OKLAHOMA CITY — At least two measures passed by the Oklahoma Legislature seek to end personal income tax on military retirement benefits.
Senate Bill 401, by Sen. Adam Pugh, R-Edmond, recently passed the full Senate by a 43-0 vote and is heading to the House.
A similar measure, House Bill 3693, by Rep. Kevin McDugle, R-Broken Arrow, awaits House action.
Eliminating remaining income taxes on military retirement benefits would cost the state nearly $5.7 million, according to the Oklahoma House.
But McDugle thinks the cost would be offset by reducing the number of military retirees leaving the state and attracting more military retirees to Oklahoma.
“Under current law, an income tax exemption is permitted for military retirement benefits of any component of the United States Armed Forces,” according to a summary of Bill 3693. “The amount of the The exemption is the greater of 75% of military retirement benefits or $10,000, but cannot exceed the amount included in the taxpayer’s adjusted federal gross income.
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Oklahoma has approximately 36,000 retired military personnel.
Sen. Brenda Stanley, R-Midwest City, introduced the bill in the Senate. She said military retirees usually start a second career.
“They have years of experience in specialist areas. We can use these people in our workforce, and even though their military pension would be exempt, their second career earnings will pump more money into our economy,” Stanley said after the bill passed.
Oklahoma Department of Veterans Affairs Executive Director Joel Kintsel said veterans tend to be very strong and entrepreneurial citizens.
“I think it’s very important to Oklahoma and especially the Oklahoma veteran community,” he said.
Oklahoma is already at a disadvantage because several states like Texas, Missouri, Kansas, Arkansas and Louisiana have eliminated military retiree income taxes, Kintsel said.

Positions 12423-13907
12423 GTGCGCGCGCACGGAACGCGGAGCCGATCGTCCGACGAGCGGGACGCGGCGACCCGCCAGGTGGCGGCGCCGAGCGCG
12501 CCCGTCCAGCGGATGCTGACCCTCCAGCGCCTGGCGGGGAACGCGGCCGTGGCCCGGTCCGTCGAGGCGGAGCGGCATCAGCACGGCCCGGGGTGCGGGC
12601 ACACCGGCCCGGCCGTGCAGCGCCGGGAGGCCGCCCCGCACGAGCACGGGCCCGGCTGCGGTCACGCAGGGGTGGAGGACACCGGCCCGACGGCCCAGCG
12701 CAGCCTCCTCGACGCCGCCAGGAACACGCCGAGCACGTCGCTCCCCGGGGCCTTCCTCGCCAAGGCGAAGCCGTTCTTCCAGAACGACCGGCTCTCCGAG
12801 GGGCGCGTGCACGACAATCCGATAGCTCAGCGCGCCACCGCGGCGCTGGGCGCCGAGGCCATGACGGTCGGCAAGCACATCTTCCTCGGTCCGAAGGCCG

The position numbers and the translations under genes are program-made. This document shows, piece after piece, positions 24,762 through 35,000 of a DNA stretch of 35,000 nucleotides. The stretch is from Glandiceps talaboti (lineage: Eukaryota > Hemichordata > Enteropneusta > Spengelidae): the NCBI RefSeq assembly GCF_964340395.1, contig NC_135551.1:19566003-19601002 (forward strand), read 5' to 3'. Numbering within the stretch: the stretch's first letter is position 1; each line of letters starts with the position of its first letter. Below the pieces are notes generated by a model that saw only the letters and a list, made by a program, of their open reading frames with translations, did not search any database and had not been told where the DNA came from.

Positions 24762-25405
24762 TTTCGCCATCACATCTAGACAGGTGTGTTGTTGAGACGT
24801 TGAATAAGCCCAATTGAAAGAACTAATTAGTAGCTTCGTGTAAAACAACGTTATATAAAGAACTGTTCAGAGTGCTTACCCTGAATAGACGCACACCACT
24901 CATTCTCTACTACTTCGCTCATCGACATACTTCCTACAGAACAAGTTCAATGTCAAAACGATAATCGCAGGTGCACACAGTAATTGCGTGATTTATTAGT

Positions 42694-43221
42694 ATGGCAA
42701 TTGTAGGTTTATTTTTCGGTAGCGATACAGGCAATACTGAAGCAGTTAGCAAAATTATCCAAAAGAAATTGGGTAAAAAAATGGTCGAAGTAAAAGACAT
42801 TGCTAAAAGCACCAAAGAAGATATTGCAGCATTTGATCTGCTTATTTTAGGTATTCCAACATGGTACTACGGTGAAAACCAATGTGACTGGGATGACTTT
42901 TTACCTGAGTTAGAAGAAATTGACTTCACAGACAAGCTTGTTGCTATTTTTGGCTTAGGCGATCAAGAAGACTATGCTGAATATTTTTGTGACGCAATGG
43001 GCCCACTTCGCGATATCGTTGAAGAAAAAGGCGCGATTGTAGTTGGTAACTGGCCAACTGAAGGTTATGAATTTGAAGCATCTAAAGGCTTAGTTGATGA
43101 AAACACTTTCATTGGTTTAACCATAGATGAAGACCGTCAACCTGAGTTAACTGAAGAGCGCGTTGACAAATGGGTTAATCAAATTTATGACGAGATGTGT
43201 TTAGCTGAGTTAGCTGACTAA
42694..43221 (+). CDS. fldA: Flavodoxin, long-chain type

Of neighboring states, only New Mexico and Colorado tax military pensions, according to Senate staff.
Michael Stevens, who is retired from the Air Force, currently lives in Victorville, Calif., but plans to move to Broken Arrow.
He’s never been to Oklahoma and has no family in the state, but waiving income tax on military retirement benefits would be a “huge savings for us,” a- he declared.
He also cited the state’s low property taxes, sales taxes, and cost of living as reasons he finds Oklahoma attractive.
He said Broken Arrow is low on crime, congestion and smog.
“So many people want to leave California, but they can’t,” he said. “We are lucky to be in a situation where we can do that.”
Pugh said he’s been working on the issue for five years.
“These are highly skilled professionals, typically in their 40s, looking to start a second career, with many skills that our workforce desperately needs,” Pugh said. “They can help fill the void in critical industries like aviation and engineering, which will be an incredible boon to our economy.”
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